The PEAKS 6.0 search engine was used for producing de novo sequence tags. Thereafter, PEAKS DB [28] was used for searches in the NCBI nr database and the uniprot polysaccharide degradation database. In addition, the SPIDER algorithm of PEAKS was used for homology searches [29, 30]. The results from the database search on NCBI nr were limited to the taxa of bacteria and archaea and the MS hits were filtered for molecular weights as matched to the preparative 2D-gel. As the proteins chosen for analysis were upregulated upon induction with cellulose and the sample was withdrawn from a sample with high cellulase activity, the analysis was restricted to proteins involved in carbohydrate degradation only. Protein hits were assigned to the 2-D gel by filtering for a corresponding or higher molecular weight because small spots on a 2D gel may be fragments of larger proteins. Enzymes involved in cellulose degradation were considered as identified when at least 2 unique peptides for a FDR of 1%, a protein score (−10lgP) ≥20 and de novo ALC score ≥50%, were confirmed and involvement in carbohydrate degradation could be verified. The molecular function was either determined from the databases or by using the InterPro protein sequence analysis classification [31]. The cellular location of the respective protein hit was analyzed by retrieving the protein sequence from NCBI by the GI number and running a transmembrane topology and signal peptide predictor using Phobius [32].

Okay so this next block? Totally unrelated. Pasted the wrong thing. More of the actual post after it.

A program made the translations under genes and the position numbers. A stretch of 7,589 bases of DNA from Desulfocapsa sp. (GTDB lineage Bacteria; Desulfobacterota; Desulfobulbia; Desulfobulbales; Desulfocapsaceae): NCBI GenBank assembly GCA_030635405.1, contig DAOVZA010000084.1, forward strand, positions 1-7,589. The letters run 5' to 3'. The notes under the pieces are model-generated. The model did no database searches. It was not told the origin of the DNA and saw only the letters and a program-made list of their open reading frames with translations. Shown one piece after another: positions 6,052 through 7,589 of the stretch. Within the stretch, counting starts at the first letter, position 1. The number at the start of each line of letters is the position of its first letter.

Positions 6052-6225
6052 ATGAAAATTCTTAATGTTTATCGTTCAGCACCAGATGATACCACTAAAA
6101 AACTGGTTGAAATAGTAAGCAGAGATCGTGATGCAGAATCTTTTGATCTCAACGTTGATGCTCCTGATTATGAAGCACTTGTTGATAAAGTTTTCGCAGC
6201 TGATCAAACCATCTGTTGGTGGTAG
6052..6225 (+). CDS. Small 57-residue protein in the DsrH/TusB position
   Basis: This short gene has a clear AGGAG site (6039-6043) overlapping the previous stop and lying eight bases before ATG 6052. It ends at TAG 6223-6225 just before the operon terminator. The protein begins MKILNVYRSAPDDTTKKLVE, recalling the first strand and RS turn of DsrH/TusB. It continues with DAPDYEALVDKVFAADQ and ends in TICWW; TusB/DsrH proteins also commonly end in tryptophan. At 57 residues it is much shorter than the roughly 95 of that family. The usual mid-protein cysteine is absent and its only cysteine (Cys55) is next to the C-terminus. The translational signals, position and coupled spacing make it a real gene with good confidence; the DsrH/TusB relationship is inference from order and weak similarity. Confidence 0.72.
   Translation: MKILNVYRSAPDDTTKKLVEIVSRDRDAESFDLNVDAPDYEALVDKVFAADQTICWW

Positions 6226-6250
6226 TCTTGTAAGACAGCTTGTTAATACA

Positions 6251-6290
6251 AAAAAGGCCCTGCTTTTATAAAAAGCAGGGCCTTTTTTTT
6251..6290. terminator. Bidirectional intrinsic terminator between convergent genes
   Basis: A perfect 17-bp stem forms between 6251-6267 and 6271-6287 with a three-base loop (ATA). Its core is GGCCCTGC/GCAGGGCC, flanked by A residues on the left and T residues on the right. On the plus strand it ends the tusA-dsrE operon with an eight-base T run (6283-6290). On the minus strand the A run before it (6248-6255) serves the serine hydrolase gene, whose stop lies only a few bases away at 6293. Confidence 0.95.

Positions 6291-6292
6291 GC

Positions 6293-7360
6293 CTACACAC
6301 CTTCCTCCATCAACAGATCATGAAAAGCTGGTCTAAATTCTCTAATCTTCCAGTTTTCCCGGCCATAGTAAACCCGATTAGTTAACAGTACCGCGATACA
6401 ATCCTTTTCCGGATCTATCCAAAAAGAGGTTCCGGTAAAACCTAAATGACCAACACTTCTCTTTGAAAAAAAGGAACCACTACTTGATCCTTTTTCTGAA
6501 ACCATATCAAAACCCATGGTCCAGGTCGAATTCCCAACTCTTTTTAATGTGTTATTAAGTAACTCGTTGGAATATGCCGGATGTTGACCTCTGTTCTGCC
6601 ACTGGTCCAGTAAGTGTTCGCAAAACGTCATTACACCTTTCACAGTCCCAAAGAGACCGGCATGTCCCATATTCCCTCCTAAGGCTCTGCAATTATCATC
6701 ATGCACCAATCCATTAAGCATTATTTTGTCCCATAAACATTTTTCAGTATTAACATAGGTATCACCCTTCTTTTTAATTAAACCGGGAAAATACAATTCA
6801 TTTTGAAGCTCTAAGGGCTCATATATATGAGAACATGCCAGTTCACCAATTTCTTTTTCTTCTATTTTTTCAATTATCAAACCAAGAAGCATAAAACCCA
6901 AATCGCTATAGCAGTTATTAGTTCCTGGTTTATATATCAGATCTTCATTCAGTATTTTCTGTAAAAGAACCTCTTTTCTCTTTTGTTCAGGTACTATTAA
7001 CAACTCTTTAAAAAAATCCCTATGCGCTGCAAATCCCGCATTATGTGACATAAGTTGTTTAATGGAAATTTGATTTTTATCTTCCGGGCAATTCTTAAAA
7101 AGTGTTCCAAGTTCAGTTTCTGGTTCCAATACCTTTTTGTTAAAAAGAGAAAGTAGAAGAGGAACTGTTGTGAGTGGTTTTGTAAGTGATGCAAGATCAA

Cellulase induction and protein sample preparation